Misrepresentation that Dwelling Was “Owner-Occupied” Justified Rescission of the Fire Insurance Policy
The Second Department determined the representation in a fire insurance policy that the dwelling was “owner-occupied” was a material misrepresentation which allowed rescission of the policy. Even if the property owner was unaware of the misrepresentation at the outset, he ratified the contract by permitting it to be renewed:
“[T]o establish its right to rescind an insurance policy, an insurer must demonstrate that the insured made a material misrepresentation” … . “A representation is a statement as to past or present fact, made to the insurer by, or by the authority of, the applicant for insurance or the prospective insured, at or before the making of the insurance contract as an inducement to the making thereof” (Insurance Law § 3105[a]). “A misrepresentation is material if the insurer would not have issued the policy had it known the facts misrepresented” (…Insurance Law § 3105[b]). “To establish materiality as a matter of law, the insurer must present documentation concerning its underwriting practices, such as underwriting manuals, bulletins, or rules pertaining to similar risks, that show that it would not have issued the same policy if the correct information had been disclosed in the application” … .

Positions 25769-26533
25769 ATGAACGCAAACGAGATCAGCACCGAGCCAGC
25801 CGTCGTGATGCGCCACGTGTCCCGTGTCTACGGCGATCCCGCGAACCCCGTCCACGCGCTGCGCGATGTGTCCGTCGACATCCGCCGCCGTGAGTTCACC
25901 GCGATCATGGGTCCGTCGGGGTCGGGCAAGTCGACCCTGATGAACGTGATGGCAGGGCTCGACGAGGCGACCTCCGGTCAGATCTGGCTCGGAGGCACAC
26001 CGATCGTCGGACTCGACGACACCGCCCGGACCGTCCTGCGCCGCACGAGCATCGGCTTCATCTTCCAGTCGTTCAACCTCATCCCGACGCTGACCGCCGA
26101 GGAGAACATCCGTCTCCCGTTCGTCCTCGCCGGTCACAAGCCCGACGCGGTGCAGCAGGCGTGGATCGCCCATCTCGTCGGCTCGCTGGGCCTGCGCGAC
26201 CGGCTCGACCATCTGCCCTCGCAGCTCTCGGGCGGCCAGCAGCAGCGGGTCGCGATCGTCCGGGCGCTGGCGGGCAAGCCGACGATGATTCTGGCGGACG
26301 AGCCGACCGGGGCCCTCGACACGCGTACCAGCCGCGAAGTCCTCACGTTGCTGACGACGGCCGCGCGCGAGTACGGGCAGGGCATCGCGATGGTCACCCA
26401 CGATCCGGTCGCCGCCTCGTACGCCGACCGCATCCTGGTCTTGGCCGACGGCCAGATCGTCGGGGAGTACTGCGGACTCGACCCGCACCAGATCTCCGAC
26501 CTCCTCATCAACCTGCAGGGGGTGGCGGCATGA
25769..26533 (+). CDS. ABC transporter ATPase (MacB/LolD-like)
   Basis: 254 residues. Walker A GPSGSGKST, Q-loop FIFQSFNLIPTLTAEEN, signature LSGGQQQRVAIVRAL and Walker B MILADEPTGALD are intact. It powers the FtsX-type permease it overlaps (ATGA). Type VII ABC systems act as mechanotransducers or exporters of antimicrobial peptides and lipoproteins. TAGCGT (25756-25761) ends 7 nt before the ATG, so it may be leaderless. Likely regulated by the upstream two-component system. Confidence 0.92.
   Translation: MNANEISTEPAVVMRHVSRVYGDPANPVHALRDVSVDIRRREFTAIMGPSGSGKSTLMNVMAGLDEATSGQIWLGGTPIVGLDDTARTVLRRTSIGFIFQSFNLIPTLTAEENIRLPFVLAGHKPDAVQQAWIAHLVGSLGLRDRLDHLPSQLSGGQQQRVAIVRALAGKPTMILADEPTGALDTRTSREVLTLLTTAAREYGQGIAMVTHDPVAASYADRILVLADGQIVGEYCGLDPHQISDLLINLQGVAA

Here, the defendant demonstrated, prima facie, that the application for insurance contained a misrepresentation regarding whether the premises would be owner-occupied and that this misrepresentation was material … . Contrary to the plaintiff’s contention, the defendant established that the material misrepresentation is attributable to him since, even if the application for insurance had been submitted without his actual or apparent authority, he ratified the representations contained in the application by accepting the policy for owner-occupied premises and permitting it to be renewed for years thereafter on the same terms … . Morales v Castlepoint Ins Co, 2015 NY Slip Op 01618, 2nd Dept 2-25-15